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Emily - first sail report


Anthony Huggett:
Emily spent the day at the excellent Rutland Watersports Centre. The forecast wasn't promising but we got broken cloud with sunshine, F4 SW with spells of F5.

Arriving at Rutland the chap with the Drascombe Dabber we parked next to immediately came over to admire her. It's a shame there aren't going to be any more kits - he might be another convert!

Given the conditions we decided we would test the water ballast, and I certainly didn't regret it, sailing 2 up with only 25 stone between us, with no hiking or trapeze. Our test sail with Matt had been in ghosting conditions and I had little idea what to expect. I'm pleased to report that Emily performed well on all points of sailing and I feel that we gave the rig a good test.

Of particular note is the way she performs in the gusts when on the wind. In every sloop I have sailed, a gust means that both the heel of the boat and the balance of the rig try to turn you into the wind, which can give excessive weather helm. In the BR17 carrying full sails in a 5 there is none of this. For sure the weather helm is there (a good thing) but it never threatens to overrule the helmsman even when the boat heels hard in a gust. Hats off to Matt for getting the rig right.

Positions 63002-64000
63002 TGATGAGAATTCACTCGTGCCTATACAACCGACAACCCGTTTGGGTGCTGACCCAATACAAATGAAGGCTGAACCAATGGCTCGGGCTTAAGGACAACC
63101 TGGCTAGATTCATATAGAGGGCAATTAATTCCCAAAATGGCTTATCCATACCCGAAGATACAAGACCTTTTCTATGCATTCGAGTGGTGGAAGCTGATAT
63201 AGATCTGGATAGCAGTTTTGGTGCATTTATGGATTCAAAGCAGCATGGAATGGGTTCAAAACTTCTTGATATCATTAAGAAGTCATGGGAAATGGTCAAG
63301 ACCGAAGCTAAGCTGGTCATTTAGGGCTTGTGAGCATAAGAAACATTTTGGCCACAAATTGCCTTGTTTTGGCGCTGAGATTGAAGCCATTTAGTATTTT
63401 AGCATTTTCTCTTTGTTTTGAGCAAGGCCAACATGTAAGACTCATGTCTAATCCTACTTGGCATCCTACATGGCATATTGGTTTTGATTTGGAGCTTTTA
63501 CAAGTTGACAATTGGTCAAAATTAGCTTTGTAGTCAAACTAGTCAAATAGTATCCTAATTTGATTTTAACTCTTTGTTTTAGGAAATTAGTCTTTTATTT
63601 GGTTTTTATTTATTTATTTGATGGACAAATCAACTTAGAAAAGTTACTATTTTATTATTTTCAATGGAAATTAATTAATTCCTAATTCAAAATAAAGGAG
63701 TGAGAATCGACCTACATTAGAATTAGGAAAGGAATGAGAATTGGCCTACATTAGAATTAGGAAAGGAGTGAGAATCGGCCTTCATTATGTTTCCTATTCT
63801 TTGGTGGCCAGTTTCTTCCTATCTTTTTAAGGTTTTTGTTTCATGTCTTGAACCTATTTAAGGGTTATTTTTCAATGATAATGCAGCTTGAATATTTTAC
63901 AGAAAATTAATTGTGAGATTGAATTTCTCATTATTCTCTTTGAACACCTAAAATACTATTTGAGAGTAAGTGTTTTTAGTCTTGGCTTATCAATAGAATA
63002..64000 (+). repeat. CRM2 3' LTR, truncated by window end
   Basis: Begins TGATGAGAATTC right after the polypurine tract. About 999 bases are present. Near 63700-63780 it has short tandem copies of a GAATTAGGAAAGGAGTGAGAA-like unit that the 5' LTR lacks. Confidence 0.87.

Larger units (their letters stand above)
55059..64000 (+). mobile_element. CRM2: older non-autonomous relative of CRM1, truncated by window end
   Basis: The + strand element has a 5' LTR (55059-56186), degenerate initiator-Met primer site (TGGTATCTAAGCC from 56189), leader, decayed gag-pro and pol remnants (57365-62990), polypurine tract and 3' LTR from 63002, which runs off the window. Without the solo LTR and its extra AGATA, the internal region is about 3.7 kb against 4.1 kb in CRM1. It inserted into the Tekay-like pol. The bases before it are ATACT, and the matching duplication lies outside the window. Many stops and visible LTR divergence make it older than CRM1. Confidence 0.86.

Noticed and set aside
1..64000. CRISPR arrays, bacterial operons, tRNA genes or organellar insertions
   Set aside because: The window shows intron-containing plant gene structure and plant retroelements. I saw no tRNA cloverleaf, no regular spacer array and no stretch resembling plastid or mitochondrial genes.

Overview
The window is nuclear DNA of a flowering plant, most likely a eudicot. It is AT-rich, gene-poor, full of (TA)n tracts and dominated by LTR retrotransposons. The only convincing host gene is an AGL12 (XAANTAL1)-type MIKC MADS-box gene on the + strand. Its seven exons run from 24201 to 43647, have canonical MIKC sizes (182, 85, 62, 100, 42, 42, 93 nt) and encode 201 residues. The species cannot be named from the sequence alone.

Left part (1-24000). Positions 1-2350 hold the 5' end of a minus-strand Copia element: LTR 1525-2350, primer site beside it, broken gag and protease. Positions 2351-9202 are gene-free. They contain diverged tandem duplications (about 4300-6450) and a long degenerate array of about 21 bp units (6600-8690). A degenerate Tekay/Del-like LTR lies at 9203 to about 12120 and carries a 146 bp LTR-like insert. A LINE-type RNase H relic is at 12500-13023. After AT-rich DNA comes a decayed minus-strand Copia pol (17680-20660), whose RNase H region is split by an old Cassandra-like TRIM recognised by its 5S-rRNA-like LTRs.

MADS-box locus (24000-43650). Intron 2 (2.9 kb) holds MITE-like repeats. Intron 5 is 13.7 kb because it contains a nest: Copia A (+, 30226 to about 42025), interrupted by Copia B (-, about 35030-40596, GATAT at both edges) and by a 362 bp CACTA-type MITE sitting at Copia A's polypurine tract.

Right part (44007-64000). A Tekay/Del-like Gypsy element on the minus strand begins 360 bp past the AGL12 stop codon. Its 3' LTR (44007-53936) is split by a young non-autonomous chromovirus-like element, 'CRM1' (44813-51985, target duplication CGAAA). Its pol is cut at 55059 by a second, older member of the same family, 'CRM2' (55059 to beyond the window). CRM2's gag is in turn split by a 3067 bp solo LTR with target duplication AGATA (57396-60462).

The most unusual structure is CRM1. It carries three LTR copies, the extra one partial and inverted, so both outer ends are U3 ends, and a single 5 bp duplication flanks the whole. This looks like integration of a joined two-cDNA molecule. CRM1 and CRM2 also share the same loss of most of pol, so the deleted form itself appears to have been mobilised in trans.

Jib and mizzen is a really nice combination. My wife was getting increasingly nervous as the wind got up, so we struck the mainsail. Again the boat was nicely balanced. It was possible to go fast enough off wind that the bailers were getting rid of the water ballast - sadly we didn't have time to sail it all out because I would like to have compared jib and mizzen with no ballast to full sail with ballast.

Problems encountered:
Due to having a very early kit (November 2010) we got the lacing luff version of the main sail. Today we didn't get the lashing at the top right, and this meant the clew and the boom were 6 inches too low.

The free running Barton 2:1 mainsheet is sufficient mechanical purchase for the main sail, but holding it is very tiring. We invested in an auto-ratchet block which made our second foray much more pleasant.

The jib sheets are too short. Possibly I misread the instructions, but we think we need at least another metre each side.

The trailerboard slipped from where I'd shoved it and we ran over and snapped the cable. The Watersports Centre staff were most helpful in providing electrical tape and a pair of cutters to enable a running repair. I really felt we got good value for our £16.50 - includes showers, changing room, parking, safety watch and pleasant, helpful staff.

Sadly no photos since we had our hands full.

David Hudson:

If you are going to Mylor, I have a spare lighting board, should that be of interest. NO CHARGE!


Anthony Huggett:
Hi David,
           That's very kind of you, but I've hit upon a fix for under £10. The cable snapped by the wheel, which is exactly where we need to have a plug and socket so the trailerboard on a short wire can go in the boot of the car, and the rest can remain clipped to the trailer (saving a tedious unwinding).

Regarding the extending trailerboard bars, some people seem to find them troublesome, but thus far I have found that if I lift the extending bar to the top of the wide channel the screw then bears on its rounded corner, which seems to trap the bar against the top of the channel. This stops it sagging and seems to make a secure rig. Time will tell, I suppose.



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